Existential Psychology

Nostalgia

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We all know the feeling. Our memories wrap around us like a warm blanket, we are instantly transported backwards, and for a brief time our present disappears, replaced by powerful, pleasant sensations that allow us to relive some of our best experiences. What’s wrong with a little nostalgia once in a while?

From a psychological point of view, probably nothing as long as you don’t use it as a crutch. After all, what would be the point of living if we were unable to remember anything we said or did? But some people feel tempted to spend all their time dwelling in a past that was full of promise, pregnant with possibilities, and above all else connected to life and people.

This is the great danger of nostalgia. Life is change but some can’t accept it and yearn for things to go back to the way they were. They are sure their best times are behind them and find their only real comfort by accessing pleasant memories. There is probably no self-fulfilling prophecy as powerful as the firm belief that your life will never again be as good as it once was.

A helpful metaphor to think about summoning the courage to let go of the past and face the present is the changing seasons. People have their favorites but you can’t really say that one is better than another; they are just different. You can find a lot to like in all of them. The many seasons of your life are the same way, and you miss out on the chance to pull all the good out of the season you are in by spending your time pining after one that is long gone.

If you are fully involved in your present and have hope for your future, there is really nothing wrong with escaping into the past once in awhile to experience the joy of another time and place. When you are grounded in the present the exercise can actually be psychologically beneficial because it drives you to make what you have going on now great too. Whatever season of life you are in is just that, it’s temporary not permanent, and when you can find a way to suck as much joy as you can out of it you will be creating more pleasant memories to feel nostalgic about down the road.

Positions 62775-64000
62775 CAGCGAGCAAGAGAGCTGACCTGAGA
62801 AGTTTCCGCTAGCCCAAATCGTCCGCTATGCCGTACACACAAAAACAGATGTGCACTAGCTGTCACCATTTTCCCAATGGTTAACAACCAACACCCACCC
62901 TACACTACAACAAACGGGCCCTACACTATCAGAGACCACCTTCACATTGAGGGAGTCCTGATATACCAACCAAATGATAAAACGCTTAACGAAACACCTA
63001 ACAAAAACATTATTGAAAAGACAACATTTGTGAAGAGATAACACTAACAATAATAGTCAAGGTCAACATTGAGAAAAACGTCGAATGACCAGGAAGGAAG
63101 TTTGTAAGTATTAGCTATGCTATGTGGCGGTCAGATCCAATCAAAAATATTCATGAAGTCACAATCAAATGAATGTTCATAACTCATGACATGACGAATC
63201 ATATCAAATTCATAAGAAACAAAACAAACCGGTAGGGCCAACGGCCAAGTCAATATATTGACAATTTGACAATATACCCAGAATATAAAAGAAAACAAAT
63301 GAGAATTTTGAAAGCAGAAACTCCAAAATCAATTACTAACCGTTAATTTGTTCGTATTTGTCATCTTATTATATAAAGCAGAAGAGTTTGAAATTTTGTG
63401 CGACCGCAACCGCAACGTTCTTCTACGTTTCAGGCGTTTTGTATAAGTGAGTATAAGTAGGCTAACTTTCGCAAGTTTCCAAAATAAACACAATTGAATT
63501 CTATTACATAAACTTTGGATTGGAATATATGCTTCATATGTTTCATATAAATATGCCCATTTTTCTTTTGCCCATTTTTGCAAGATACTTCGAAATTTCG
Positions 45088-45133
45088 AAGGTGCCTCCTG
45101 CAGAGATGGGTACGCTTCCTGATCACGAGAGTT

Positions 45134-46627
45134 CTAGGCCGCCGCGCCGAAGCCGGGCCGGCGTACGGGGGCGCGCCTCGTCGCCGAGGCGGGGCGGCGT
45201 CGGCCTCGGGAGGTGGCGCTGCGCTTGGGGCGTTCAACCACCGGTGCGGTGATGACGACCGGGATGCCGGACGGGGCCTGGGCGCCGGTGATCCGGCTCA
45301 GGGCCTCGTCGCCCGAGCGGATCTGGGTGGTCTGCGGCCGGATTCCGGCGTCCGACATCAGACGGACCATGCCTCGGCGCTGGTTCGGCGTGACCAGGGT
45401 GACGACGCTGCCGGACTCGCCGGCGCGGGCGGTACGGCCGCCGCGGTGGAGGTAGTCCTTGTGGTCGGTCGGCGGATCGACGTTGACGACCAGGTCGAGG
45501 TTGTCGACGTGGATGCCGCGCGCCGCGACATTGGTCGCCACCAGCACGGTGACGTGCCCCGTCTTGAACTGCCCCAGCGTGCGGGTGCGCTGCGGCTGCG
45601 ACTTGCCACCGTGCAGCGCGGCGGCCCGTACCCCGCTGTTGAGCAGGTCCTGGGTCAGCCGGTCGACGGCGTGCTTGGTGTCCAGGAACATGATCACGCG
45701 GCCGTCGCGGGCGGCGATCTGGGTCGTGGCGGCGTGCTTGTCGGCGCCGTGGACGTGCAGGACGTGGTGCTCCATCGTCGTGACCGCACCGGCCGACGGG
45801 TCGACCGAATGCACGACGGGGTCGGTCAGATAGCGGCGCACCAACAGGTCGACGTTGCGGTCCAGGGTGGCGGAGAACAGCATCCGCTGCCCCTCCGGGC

Greetings I'm Michael, the owner of Evolution Counseling and the author of all the articles on this site. I got my master's degree from Seattle University in community mental heath counseling and have committed myself to advancing my knowledge of psychology and to evolving my own philosophical system ever since. In addition to the content on this site I offer online coaching using Skype. If you'd like to learn more about it click on the online coaching tab or if you think you'd like to set up a session send me an email at evolve@evolutioncounseling.com.

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